It’s the morning of 5thJune 2012. Dawn light teases the horizon, hinting at the possibility of land mass. It could be clouds, though. I squint. I relax my eyes. It’s the same.
I take a short, quick breath and exhale slowly. Over 3,000nm. We’ve done it. We have all but arrived.
Less than a day and half ago I was coming off of my night watch when the lights of Fakarava came into view, the first hint of civilisation. Early ideas had been to drop anchor in the lagoon and explore and snorkel and splash about for a few hours. It might have been a good, small-scale reintroduction to other people, to social niceties and some geographical normality, albeit in the form of a coral atoll. But a midnight stop-off would be wasting time, so on we sailed, Tahiti bound.
Accompanied by a speeding beat in my chest, we pushed through a burst of grey downpours into our twenty second day at sea, into a day of still oceans, glorious sunshine and puffy cumulus clouds above a horizon that felt even farther away than usual. I checked the catamaran’s computers regularly. We were well inside French Polynesia and the Galapagos islands felt like a lifetime ago.
And now, here, pushing on into Day 23 of our voyage, we’re sailing towards Tahiti. There’s a ship off our starboard quarter – a trading vessel – and I sense that the hustle and bustle of real life and people and interaction can only be a few hours away. I’ve got mixed feelings and all sorts of chemical reactions surging through my body. I feel a little sick, but I’m smiling.
Up ahead I see the peaks of Mt. Orohena and Mt. Aorai start to push through a morning cloud blanket, high, spiky crests with more solidity than I’ve seen for some time. They are the identifiable markers of Tahiti Nui, markers that have guided in many a sailor towards the port of Papeete.
The sun starts to touch the volcanic ridges and peaks and melts the cloud cover to reveal steep, emerald rock faces. We’re seeing it from the same angle that Captain Cook would have back in 1769, sailing on north-west past Venus Point towards the inhabited parts of this green island full of sharp ridges and dramatic peaks. Coincidentally, we arrive the day before the 2012 Transit of Venus, and the magic of turning up to this tropical paradise of the Society Islands after such a lengthy voyage is accentuated.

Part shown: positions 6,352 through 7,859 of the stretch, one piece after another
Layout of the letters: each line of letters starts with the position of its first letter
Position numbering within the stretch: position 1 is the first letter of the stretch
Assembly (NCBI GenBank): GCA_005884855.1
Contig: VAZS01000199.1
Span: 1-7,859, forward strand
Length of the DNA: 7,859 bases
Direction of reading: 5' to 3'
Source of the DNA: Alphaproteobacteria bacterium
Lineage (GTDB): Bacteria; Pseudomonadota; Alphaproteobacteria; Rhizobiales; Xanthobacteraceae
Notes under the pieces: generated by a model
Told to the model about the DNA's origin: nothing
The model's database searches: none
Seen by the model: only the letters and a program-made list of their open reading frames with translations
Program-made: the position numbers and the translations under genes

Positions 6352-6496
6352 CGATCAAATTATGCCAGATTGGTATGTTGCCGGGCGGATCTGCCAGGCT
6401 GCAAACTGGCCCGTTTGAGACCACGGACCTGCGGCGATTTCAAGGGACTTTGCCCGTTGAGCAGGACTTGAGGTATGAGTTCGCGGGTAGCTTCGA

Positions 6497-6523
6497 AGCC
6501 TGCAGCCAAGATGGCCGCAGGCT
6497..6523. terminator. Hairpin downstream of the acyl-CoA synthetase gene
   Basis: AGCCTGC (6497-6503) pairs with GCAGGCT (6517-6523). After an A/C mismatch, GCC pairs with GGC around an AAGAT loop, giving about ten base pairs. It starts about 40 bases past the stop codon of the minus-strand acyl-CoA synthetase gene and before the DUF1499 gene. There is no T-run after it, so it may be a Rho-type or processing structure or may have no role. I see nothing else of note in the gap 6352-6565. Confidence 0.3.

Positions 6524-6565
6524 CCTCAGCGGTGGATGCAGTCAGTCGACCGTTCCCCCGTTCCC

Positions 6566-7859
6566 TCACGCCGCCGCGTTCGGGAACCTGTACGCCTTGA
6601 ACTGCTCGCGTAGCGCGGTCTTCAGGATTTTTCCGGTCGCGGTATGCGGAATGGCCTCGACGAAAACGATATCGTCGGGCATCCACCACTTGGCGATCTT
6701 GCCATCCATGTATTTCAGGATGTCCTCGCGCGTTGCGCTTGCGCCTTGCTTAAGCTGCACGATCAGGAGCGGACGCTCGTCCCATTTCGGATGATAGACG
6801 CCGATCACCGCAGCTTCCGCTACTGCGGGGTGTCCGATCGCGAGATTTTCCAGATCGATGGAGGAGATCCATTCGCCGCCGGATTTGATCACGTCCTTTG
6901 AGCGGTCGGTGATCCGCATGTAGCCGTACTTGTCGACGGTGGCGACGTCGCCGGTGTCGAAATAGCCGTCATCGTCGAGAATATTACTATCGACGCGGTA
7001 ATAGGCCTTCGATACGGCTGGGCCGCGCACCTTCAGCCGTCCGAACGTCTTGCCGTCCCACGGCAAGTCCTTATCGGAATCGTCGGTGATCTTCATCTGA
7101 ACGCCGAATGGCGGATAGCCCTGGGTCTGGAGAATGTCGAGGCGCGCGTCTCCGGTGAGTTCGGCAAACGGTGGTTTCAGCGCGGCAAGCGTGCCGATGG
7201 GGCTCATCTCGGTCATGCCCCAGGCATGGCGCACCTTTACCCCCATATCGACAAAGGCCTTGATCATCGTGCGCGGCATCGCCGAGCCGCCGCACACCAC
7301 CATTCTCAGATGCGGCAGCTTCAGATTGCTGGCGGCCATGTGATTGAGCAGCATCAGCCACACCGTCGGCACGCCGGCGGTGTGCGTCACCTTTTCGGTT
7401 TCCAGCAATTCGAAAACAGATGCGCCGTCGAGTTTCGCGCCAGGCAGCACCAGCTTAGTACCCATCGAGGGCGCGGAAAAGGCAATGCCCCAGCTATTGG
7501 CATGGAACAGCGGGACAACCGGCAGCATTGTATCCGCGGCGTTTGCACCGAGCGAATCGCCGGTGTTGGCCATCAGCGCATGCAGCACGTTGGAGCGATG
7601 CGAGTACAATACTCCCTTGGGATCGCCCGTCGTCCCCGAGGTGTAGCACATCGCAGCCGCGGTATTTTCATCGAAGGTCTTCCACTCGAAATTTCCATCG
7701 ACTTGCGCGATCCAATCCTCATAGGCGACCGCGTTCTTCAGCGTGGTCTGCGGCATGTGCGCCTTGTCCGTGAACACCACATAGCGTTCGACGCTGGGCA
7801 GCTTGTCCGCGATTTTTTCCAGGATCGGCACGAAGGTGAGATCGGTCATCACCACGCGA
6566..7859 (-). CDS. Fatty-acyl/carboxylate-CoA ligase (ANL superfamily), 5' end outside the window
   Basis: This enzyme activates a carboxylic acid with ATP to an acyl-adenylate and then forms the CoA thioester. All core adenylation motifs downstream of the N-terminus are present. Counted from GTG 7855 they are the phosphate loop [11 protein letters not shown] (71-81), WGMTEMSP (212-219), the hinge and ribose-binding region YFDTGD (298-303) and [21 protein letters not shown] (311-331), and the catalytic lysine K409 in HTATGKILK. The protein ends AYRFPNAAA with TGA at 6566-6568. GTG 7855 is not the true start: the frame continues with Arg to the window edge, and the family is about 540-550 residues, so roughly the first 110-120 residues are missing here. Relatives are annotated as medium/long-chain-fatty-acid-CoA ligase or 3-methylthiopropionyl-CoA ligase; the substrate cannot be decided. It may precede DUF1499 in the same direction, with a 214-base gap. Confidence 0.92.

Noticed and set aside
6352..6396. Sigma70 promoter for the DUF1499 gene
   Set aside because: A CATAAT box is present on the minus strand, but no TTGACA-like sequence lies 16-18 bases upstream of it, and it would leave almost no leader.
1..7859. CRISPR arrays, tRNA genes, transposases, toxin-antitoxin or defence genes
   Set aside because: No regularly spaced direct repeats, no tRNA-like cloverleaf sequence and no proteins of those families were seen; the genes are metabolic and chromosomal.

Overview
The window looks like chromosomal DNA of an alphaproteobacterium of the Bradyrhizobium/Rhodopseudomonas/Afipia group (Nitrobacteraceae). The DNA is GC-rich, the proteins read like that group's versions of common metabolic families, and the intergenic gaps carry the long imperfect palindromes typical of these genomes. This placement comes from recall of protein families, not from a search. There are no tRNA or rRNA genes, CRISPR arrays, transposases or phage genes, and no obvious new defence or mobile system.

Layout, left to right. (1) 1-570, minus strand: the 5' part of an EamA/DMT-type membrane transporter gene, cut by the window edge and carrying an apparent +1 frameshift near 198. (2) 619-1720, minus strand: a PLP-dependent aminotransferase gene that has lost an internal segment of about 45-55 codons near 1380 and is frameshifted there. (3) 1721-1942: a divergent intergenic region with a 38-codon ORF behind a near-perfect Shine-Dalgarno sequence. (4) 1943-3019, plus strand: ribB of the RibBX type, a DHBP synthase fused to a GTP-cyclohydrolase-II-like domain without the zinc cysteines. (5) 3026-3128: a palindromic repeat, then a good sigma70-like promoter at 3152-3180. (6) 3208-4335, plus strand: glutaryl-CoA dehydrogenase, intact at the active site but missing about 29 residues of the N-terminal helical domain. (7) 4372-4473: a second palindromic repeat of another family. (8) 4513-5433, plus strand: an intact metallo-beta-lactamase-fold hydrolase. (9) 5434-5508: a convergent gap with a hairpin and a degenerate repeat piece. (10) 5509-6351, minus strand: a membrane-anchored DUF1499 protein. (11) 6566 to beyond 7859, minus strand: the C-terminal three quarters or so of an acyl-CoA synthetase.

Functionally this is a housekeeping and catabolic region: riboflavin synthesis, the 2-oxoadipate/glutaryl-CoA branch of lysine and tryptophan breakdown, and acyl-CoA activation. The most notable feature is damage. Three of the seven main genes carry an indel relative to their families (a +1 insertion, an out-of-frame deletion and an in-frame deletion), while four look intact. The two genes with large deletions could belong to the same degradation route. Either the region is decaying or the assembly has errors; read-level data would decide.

And then reality hits. We make contact with the port captain and secure a berth in the midst of town. A boy trails our boat, riding the wake in his kayak. We motor in towards exaggerated, colourful signs on the sides of blocky buildings and into a channel lined by bright green, mown lawns and palms planted at equal distances.
We pull up beside a super vessel – a boat bigger than many a house and hungrier than most trucks. Three uniformed, small framed guys with similarly styled crew cuts help to dismount some jet skis from off the side of the big boat.
It’s mid-morning of June 5th 2012 when I jump off the catamaran, switching carbon fibre and bright, white plastic for hard, hard concrete. I could kiss the ground, but I don’t. Instead, I run, arms out.
And then I turn around and run back to our boat.
- Tahiti 100 years ago & today [PICs] (matadornetwork.com)
6 responses to “Land ho! Tahiti tempts us back to society”
I really enjoyed the voyage! Momentary breaks in the working day that transported me to wide oceans so far away it’s unreal how real it felt. But, am I the only chump, that only just realised that the blog was not real-time? I did wonder what the satellite-internet connection must be costing someone – doh! Shows we’re long overdue for a damned good Skyping… so where are you (holed up in front of a screen catching up on the blog) now?
Glad you joined me on the voyage… a special, once-in-a-lifetime trip. No, the blog wasn’t real-time… cost of satellite would have been silly (although there was the possibility onboard – it just wasn’t switched on). I’m writing this – or posting this (mostly written enroute) from Australia. Skype soon.
i have breathlessly read every post of your journey. it has been so beautifully written. thank you for sharing! i almost feel like i was right there with you the whole way. what an unbelievable experience! you are one lucky chick! thanks, again.
and of course, i can’t wait to read about your next adventure. 🙂
As ever, I’m glad you took time to comment, even more so to read and travel with me on this voyage. Stick around 🙂
Tahiti looks beautiful! I want to visit the islands one day. 🙂
…the close-by island of Moorea (coming up next on the blog) is even more beautiful, in my opinion. I hope you’ll stick around and join me on that little mission. Thanks for taking time to read and comment.